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Comment Re:Dreamcast Fanboys Became Xbox Fanboys (Score 1) 206

In retrospective it wasn't the botched hardware design that was the real fiasco for the Xbox 360 since Xbox owners showed that they will put up with defective hardware and continue to fork out hundreds of bucks over and over again for replacement consoles.

And what does that tell you? If you were a third party developer what would that tell you?

Comment BluRay is PS3's saving grace (Score 5, Interesting) 206

When the PS3 first came out, I derided them for pushing BluRay, which IIRC was the main reason the console came out so late (?). What I've come to realize is that BluRay is the PS3's saving grace. If they had gone with DVDs like the 360 did, there would be little reason to own one.

I own all three consoles, and I find the PS3 to be a capable multimedia machine. I use it to play movies and we've rented some off the PlayStation network. But I only own one game for it, compared to my 4 Wii and 9 360 titles.

Comment Mark Russinovich and David Solomon covered this (Score 1) 983

Mark Russinovich, (of sysinternals fame), did a series of videos with David Solomon, and this is one of the topics they covered. So this information comes from them and that video. I suggest everyone check it out some time, those guys probably know more about Windows than most people.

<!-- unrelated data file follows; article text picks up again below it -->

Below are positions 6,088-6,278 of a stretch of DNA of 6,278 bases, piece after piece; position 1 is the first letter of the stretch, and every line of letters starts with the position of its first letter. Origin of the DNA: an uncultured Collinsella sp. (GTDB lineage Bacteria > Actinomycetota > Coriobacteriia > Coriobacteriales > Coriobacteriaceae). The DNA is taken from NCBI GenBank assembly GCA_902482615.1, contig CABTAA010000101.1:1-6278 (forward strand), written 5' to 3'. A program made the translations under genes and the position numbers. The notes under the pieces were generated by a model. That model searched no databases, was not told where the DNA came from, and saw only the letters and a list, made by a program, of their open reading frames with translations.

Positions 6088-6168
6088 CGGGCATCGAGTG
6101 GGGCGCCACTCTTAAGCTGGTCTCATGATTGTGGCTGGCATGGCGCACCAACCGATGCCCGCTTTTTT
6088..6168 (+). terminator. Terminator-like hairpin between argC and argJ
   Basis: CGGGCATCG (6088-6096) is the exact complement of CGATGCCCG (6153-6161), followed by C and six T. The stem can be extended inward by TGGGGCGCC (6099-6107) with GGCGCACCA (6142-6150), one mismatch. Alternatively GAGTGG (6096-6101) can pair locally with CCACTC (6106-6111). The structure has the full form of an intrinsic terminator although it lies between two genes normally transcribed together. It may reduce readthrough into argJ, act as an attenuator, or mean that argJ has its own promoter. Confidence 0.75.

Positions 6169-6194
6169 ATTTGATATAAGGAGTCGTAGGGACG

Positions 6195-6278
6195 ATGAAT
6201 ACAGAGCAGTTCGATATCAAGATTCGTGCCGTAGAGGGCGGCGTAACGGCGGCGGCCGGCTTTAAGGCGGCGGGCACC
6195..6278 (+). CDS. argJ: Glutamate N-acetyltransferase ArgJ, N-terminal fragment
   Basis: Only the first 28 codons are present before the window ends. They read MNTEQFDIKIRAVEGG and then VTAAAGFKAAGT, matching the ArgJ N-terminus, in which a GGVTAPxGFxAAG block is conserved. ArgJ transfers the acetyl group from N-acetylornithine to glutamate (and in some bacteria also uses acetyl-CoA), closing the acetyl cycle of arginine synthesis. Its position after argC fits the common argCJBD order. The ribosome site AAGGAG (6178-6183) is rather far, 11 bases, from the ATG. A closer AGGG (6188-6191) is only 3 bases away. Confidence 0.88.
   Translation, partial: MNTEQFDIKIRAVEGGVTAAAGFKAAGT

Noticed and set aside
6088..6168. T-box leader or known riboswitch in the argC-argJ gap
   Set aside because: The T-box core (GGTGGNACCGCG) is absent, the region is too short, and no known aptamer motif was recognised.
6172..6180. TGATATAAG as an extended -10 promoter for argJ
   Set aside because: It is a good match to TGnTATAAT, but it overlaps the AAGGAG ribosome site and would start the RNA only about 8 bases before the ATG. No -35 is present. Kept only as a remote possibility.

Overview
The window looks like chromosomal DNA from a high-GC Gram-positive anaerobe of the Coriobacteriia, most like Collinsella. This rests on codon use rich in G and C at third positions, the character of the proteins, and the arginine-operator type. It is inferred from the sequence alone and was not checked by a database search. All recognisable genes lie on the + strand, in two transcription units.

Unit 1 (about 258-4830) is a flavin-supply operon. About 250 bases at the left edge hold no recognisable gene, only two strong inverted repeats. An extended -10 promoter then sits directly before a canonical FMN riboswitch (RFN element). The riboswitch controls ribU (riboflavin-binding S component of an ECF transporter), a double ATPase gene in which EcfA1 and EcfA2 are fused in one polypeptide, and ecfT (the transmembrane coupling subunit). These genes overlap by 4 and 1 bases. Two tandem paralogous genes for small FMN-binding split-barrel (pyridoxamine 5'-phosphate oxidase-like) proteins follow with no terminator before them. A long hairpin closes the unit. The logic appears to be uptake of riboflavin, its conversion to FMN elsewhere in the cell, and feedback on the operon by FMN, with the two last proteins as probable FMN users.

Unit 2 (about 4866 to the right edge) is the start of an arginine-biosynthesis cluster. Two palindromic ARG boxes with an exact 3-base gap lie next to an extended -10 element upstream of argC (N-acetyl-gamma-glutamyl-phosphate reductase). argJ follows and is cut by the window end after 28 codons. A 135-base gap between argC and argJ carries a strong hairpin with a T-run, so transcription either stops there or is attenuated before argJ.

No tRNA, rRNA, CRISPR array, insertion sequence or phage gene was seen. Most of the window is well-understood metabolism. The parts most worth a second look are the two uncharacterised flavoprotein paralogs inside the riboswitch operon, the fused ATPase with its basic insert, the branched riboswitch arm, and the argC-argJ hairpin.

1) No paging file == no crash dumps. Windows writes crash dumps to the paging file on the boot volume. So if you want a full memory dump, you'll need to match your paging file size to your physical memory size.

2) Modified private virtual memory is the only memory that gets written to the paging file. Not code. Code can be read from the same place it got it from in the first place. And only memory that isn't referenced for some amount of time gets paged. So my understanding of that is even though you disable your paging file, CODE can still be "paged out".

3) So, it's slightly more efficient to have a SMALL paging file than none at all. Some memory allocated by software may be used once then never touched again. The paging file gives Windows a place to put it, so the paging file essentially becomes write-only. Then those pages are freed up for the memory manager to use.

4) If you're going to use a paging file, the correct size to use is the sum of the private bytes of user-space programs plus the kernel private bytes. This is known as the "commit charge" which you can see in the lower left hand size of the built-in task manager. That is the "potential page file usage", not the amount of actual paged-out memory.

Personally, I've been running without a paging file for years without issues. Unless I need to do a crash dump analysis.

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